Tuesday, May 23, 2017

Barry Bryant - Contextual & Connectional: Reading the Scriptures

Today's post is the second of a four-part series on the tensions between contextual theology and connectional polity in The United Methodist Church, written by Barry E. Bryant, Ph.D., Associate Professor of United Methodist and Wesleyan Studies at Garrett-Evangelical Theological Seminary.

In my last post, I drew attention to a tension in United Methodism between our contextual theology and our connectional polity. In this post and the next, I will illustrate this tension at play by looking at the first element of the “Quadrilateral”: Scripture.

It should come as no surprise that John Wesley had a method for reading the Bible. He called it “searching the Scripture.” It was simple, insightful, and memorable: read, meditate, and hear. Wesley repeatedly told Methodists that “searching the Scriptures” was a means of preventing, justifying, and sanctifying grace. This is too easily forgotten by us today. The method was so important that he included it as a part of the “General Rules” and anyone who took love of God and love of neighbor seriously could not afford to ignore it. More than that, “searching the Scripture” illustrates how to engage in a Wesleyan way to study the Bible and appropriate it into a theological method.

First there is “reading.” We take the devotional reading of Scripture for granted and forget that not all Christians everywhere and in all ages have had either a Biblical text to read or the ability to read it. For 1400 years, texts were kept and maintained in monasteries where they were copied by monks. Access to them was a privilege and copies were rare. Scripture reading itself was an act of elitism.

Bibles were not cheap. In 1450 when Johannes Guttenberg printed the first Bible the price would have been around $200,000; in 1539 the Coverdale Bible would have about $5000; the 1576 Geneva Bible about $1400. In 1611 Bibles were finally being printed small enough to be owned by individuals who could afford them.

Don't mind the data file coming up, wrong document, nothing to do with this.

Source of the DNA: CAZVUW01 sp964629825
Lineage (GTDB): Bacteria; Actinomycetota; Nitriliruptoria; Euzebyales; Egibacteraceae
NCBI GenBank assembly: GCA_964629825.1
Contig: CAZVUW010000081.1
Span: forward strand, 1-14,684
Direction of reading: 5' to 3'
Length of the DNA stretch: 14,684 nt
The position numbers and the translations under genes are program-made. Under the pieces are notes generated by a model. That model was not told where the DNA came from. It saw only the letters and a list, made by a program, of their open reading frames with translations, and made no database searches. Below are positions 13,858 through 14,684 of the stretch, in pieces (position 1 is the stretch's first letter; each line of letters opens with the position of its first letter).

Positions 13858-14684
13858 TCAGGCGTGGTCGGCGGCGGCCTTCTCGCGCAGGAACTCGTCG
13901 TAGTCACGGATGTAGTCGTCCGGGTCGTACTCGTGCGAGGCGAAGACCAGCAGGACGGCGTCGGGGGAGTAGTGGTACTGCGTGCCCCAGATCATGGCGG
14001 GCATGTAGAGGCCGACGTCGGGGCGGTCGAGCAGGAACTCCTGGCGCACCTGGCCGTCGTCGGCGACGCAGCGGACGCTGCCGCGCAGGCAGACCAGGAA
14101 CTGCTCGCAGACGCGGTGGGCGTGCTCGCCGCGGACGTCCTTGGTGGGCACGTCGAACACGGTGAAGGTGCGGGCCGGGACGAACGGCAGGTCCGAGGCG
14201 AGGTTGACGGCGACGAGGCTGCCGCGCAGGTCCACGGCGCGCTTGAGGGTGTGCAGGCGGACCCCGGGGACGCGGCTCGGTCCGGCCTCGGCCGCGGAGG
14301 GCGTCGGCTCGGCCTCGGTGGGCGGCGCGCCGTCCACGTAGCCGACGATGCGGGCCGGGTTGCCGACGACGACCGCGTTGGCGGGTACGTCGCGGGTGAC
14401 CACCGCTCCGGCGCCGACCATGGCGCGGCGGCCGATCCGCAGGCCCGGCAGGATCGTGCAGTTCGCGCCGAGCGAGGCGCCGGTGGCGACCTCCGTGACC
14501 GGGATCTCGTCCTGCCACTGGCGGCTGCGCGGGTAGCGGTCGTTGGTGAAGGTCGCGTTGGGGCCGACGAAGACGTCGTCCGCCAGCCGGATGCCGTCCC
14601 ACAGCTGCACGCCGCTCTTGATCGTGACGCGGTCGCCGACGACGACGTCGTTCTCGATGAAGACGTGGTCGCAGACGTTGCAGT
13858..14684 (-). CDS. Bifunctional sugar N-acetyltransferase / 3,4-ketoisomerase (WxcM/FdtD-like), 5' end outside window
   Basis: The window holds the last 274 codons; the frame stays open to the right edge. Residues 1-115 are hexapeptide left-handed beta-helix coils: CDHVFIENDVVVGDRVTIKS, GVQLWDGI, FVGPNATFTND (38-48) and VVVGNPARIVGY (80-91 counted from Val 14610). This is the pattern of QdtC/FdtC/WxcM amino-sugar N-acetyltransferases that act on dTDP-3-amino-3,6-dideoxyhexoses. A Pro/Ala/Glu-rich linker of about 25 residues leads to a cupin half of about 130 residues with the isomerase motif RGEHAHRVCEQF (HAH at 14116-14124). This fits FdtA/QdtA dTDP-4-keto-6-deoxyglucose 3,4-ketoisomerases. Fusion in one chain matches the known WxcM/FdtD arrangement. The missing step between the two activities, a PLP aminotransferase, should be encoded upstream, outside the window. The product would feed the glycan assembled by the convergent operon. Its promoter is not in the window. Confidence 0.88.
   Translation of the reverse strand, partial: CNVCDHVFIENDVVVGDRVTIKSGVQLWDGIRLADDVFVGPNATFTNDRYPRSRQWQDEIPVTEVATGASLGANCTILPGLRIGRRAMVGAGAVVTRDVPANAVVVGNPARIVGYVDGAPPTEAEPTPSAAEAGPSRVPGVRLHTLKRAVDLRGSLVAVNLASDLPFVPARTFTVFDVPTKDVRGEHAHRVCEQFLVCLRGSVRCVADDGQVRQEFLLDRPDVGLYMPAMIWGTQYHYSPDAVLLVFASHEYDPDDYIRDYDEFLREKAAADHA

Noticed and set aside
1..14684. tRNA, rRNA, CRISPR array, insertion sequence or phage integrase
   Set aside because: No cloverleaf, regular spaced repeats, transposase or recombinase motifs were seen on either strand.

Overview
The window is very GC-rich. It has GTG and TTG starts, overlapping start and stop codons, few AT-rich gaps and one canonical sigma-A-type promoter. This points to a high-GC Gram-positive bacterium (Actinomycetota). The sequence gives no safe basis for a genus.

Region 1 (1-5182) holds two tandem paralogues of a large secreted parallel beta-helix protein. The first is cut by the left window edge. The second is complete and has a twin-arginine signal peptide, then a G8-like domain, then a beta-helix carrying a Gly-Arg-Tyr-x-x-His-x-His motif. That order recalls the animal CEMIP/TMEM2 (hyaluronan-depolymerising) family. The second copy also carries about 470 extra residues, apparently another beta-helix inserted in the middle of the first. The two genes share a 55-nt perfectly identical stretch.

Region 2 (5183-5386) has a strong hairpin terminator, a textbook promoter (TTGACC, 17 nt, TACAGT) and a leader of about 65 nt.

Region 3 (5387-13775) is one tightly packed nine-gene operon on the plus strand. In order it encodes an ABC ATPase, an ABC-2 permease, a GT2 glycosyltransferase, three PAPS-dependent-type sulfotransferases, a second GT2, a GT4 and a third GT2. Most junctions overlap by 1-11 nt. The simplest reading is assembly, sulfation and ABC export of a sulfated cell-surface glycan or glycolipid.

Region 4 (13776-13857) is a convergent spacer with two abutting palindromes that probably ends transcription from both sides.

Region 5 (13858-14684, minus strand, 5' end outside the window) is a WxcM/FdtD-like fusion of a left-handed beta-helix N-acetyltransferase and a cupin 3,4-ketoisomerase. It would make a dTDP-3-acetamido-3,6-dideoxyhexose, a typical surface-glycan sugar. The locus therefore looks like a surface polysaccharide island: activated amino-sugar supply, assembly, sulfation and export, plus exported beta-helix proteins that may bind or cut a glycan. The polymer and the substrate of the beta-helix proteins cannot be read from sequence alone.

By the 18th century technology had increased and governmental interference had decreased enough to bring down prices. In 1710 the Canstein Bible Institute in Germany printed Bibles for around $6, making the Scripture affordable for most people. In 1755 Wesley would publish Explanatory Notes on the New Testament, to be read by Methodists, a doctrinal standard for United Methodism still today. The reading of scripture could now be become a common part of Christian piety. Now that anyone could own a Bible everyone should read the Bible as a means of grace.

This means reading and literacy are generally a means of grace. Teaching others to read is an important ministry and assists others to discover the liberative power of Scripture. For this reason, in 1769 Hannah Ball, a Methodist woman in the north of England, started the idea of having school on Sunday so children could learn to read in order to read the Bible. The liberative power of Scripture was also why slaves were forbidden to read, even by Methodist slave owners. Literacy was empowerment.

After the Civil War, the American Bible Society sought to place Bibles into the hands of westward moving settlers. Bibles were now cheap enough to be given away and placed into every open hand that wanted one. The Bible was slowly but surely being transformed from “our” Bible, into “my” Bible.  It had become personal property in the truest American sense. And this was the frontier. The mythology of America’s “rugged individualism” was being cultivated and coupled with a vast expanse that did little to nurture a sense of sacramental Christian community. On the frontier, the Bible did not just meet technology. It encountered Jeffersonian democracy and its values of “life, liberty, and the pursuit of happiness.” In a sense, the Bible fell off the pulpit and into the pew, and from the pew into pious Protestant hands and homes.

And for Methodists, who were struggling with a perennial shortage of ordained clergy who alone were capable of administering the sacraments, this was significant. The American frontier sheered away the sacraments, leaving mainly the Bible in the pew and the conversion experience as the single most important event shaping one’s Christian formation and not the sacraments. The “altar call” was no longer an invitation to the Communion table. It was the place for penitents to be converted. Revivalism, camp meetings, and the conversion experience, placed the pulpit as central, not the communion altar.

Is all this to suggest that reading the Bible is a bad thing? Not at all. But it is to suggest that “searching the Scriptures” in the Wesleyan sense includes more than just reading.

So, just how does Wesley’s method of “searching the Scripture” overcome these American challenges? The short answer is through “meditating and hearing.” In the next post we’ll consider “meditating” on Scripture.

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